Two Poems by Al Ortolani

The Big Gray

I usually picture November
as the gray month. That’s not meant
to sound negative, since I like gray,

a soothing color, cool to touch, slightly
turned towards the inner voice, the indoors
of long nights, early suppers,

an old movie on Turner, reading
before the lights go out. In November
there is more time for sitting

at the window, watching squirrels
running across the top of the fence,
leaping from roof to limb.

With that thought, I am happy
to drink coffee with nowhere to go,
to forget the noise of bright flowers,

the rush to save, to put up tomatoes
as a symbol, a harvest ritual
if we’re ready, if we’re lucky.


Acorns on All Saints Day

You walk through the woods,
shuffling leaves like fallen days.

You see more through the trees
than you have since early spring,
the rise of hill, the spur of limestone,
squirrels nesting in high oaks.

Game trails reveal themselves
winding between branches, briar,
and windfall. There’s a place
for you in change, feathers

between trees, acorns
dropping like rain. A longing for
all you’ve loved reaches beyond
your farthest step, almost further

than hope, the moving sap,
the constant heartwood.


Al Ortolani’s most recent poetry collection, The Taco Boat, has just been released from New York Quarterly Books. Individual poems have appeared in journals such as Prairie Schooner, Rattle, New Letters, and the Chiron Review. He currently lives in the Kansas City area with his wife Sherri and a Zen Buddhist dog named Stanley. The dog meditates in a full corpse pose between treats.

Three Poems by James Harms

Rail Trail

South of town the asphalt trail
turns to limestone, the woods
thicken on each side, the river
slows. A few miles further
the path passes beneath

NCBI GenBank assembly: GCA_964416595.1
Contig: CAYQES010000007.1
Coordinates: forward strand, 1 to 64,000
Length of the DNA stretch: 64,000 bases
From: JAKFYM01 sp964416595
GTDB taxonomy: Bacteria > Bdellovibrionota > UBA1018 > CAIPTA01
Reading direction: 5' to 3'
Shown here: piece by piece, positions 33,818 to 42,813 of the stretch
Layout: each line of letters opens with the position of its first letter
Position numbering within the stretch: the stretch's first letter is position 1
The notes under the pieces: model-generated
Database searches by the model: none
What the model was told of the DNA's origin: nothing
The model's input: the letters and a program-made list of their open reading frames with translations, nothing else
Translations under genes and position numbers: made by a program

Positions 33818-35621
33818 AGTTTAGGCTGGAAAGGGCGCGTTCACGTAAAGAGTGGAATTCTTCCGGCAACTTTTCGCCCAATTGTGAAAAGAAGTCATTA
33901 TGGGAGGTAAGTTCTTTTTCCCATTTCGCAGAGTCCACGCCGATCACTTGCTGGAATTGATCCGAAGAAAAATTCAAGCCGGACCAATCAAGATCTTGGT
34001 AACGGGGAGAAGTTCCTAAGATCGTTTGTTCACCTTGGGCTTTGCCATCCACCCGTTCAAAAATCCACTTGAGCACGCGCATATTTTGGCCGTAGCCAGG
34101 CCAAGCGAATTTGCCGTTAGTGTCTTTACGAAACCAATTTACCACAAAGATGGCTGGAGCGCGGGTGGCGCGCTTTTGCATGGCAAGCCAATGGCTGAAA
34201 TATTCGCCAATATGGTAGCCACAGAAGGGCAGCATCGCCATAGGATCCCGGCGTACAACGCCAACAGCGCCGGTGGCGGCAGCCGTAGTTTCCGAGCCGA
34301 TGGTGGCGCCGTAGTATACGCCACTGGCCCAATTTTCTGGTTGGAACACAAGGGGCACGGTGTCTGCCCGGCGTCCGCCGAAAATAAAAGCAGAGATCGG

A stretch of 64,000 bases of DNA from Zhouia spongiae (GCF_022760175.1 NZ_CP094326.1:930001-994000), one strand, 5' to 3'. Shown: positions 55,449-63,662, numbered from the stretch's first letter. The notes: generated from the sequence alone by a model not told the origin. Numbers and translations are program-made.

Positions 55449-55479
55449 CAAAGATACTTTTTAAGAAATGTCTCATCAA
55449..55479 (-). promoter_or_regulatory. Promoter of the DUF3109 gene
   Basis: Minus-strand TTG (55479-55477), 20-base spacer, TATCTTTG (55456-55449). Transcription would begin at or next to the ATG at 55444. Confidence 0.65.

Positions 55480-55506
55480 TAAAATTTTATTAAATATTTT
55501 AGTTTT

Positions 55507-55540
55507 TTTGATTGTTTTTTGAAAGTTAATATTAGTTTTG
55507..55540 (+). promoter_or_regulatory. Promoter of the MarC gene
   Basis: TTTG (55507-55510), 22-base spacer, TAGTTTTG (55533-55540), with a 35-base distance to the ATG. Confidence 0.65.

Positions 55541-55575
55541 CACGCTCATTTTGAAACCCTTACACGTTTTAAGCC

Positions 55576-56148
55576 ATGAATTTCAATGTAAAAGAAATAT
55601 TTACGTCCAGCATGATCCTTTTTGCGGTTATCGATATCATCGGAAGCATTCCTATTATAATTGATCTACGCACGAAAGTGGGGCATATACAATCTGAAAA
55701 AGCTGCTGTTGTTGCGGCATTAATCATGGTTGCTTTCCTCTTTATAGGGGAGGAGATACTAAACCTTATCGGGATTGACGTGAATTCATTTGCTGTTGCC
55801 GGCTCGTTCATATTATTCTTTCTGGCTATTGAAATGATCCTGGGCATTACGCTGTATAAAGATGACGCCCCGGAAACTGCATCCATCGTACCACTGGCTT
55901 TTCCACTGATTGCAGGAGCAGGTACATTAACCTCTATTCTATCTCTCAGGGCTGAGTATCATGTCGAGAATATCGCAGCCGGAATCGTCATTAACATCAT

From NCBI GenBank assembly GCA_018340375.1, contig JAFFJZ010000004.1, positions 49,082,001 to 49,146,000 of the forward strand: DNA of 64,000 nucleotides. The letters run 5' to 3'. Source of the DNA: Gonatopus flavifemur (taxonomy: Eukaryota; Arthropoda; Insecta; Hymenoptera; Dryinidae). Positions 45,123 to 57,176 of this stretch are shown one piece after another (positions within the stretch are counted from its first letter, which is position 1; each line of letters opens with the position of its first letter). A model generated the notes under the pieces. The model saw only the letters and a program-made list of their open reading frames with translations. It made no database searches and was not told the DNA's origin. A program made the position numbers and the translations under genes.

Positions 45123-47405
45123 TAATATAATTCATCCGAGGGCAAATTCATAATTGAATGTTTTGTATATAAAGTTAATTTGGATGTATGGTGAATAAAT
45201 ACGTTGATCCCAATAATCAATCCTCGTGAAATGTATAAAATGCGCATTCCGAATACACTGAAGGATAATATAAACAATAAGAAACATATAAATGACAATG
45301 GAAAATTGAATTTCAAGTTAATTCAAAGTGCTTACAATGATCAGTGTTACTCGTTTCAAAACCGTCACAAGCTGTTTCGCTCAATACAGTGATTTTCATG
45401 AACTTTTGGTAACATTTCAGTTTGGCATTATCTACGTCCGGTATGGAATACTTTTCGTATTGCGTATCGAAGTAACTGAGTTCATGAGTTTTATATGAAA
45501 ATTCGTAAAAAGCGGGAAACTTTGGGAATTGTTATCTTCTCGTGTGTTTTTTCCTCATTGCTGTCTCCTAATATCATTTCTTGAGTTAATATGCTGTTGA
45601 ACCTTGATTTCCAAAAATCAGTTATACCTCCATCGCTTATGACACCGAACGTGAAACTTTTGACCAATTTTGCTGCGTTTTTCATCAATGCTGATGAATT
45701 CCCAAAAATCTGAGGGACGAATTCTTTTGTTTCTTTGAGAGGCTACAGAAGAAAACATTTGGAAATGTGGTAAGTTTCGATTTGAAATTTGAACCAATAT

the interstate far overhead,
which is itself a river
in the sky rushing two-
ways at once, to Pittsburgh
or Charleston, Marianna or
Jane Lew. The woods are
quiet, the river quiet, the day
thrumming like a low engine
or a rumor you can outwalk
if you walk and walk, then walk
a little more. Until the bend
below the marina breaks
the water enough for it
to sing along the bank,
the loose limestone raking
through wet weeds and reeds,
singing. Apology accepted,
you think turning around,
walking now with the river
on your left, the lies miles
ahead, back in town. Waiting.
Taking off their shoes.


As If (The Fading Northern Currents)

“A light-year is a distance, not
an interval of time,” he said.
“And a lie is who you are.”
There was a sweetness, anyway,
to his voice as we walked the shore.
“It’s not as though the kelp gives up,”
he said, “though it looks that way,
the beach for miles heaped with dead
strands, the slick bladders like knots
in a green rope, knots of air that float,
that keep the kelp rising in the rising seas,
a swaying forest with blades of leaves
like narrow palms turned toward the sun
until the sun raises the water’s temperature
just a knot or two above 70 degrees.
And that’s all it takes. The kelp’s roots
give way at the holdfast and gently release
from the deep rocks they’ve woven around
like the hands of a very old couple
simply slipping loose of one another
as the two of them sit together watching
the evening air fill with fireflies, their
hands suddenly grazing the grass instead of
holding.” He said all this through a smile,
as if the fading northern currents that once
kept the waters cool were like a history
worn through at the knees, the fabric
giving way to the force of a man dropping
into prayer, the beach a wreckage of wrack
and weeds and mounds of macrocystis pyrifera.
“You know,” he said, pointing at the pile
of dead kelp, “it can grow two feet a day.”
He smiled again, he was crying. “A lie,”
he said. “Your life. Mine.”



The wizened derelict
(the filthy old wrinkly guy)
sang shirtless on the trestle,

his voice like a feather falling in a canyon,

until he fell in the canyon.

He didn’t fall in the canyon.

He sat down in the dirt
beside the tracks
and began to cry.

The thin morning light
stayed six feet away,
scraped a hole through yellow leaves.

Far below, the sound
of water rubbing softly over pebbles

seemed sordid, insincere.

It sounded like rushing water.

The derelict called himself Steve,
“though my birth name
is a travesty, a shame I won’t repeat.”

He’d stopped crying.
He held a dead squirrel by the tail.

He said he preferred
homeless to derelict,
when I asked.

But I didn’t ask.
I watched and listened from a distance.

I heard everything he said
to that squirrel.
Or to himself.

Or I guess to me.
I mean I wasn’t hiding or anything.


James Harms is the author of ten books including, most recently, ROWING WITH WINGS (Carnegie Mellon University Press 2017).